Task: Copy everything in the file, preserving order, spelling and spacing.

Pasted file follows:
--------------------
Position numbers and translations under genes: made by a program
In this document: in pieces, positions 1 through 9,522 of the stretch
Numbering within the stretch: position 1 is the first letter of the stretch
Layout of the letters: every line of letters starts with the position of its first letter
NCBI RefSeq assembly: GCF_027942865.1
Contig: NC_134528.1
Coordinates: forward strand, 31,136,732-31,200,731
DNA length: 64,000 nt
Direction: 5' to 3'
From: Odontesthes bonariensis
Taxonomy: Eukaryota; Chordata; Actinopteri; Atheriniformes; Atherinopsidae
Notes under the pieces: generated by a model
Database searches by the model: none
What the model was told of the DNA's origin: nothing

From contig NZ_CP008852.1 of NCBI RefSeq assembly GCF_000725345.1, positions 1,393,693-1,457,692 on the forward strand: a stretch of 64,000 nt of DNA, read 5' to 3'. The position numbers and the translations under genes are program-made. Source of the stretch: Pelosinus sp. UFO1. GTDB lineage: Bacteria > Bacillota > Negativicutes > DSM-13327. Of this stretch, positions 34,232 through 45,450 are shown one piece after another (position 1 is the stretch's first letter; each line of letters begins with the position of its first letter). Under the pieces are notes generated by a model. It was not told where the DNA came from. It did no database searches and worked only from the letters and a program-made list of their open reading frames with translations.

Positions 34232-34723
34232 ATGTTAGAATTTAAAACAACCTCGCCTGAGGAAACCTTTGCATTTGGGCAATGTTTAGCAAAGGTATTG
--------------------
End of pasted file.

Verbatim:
Position numbers and translations under genes: made by a program
In this document: in pieces, positions 1 through 9,522 of the stretch
Numbering within the stretch: position 1 is the first letter of the stretch
Layout of the letters: every line of letters starts with the position of its first letter
NCBI RefSeq assembly: GCF_027942865.1
Contig: NC_134528.1
Coordinates: forward strand, 31,136,732-31,200,731
DNA length: 64,000 nt
Direction: 5' to 3'
From: Odontesthes bonariensis
Taxonomy: Eukaryota; Chordata; Actinopteri; Atheriniformes; Atherinopsidae
Notes under the pieces: generated by a model
Database searches by the model: none
What the model was told of the DNA's origin: nothing

From contig NZ_CP008852.1 of NCBI RefSeq assembly GCF_000725345.1, positions 1,393,693-1,457,692 on the forward strand: a stretch of 64,000 nt of DNA, read 5' to 3'. The position numbers and the translations under genes are program-made. Source of the stretch: Pelosinus sp. UFO1. GTDB lineage: Bacteria > Bacillota > Negativicutes > DSM-13327. Of this stretch, positions 34,232 through 45,450 are shown one piece after another (position 1 is the stretch's first letter; each line of letters begins with the position of its first letter). Under the pieces are notes generated by a model. It was not told where the DNA came from. It did no database searches and worked only from the letters and a program-made list of their open reading frames with translations.

Positions 34232-34723
34232 ATGTTAGAATTTAAAACAACCTCGCCTGAGGAAACCTTTGCATTTGGGCAATGTTTAGCAAAGGTATTG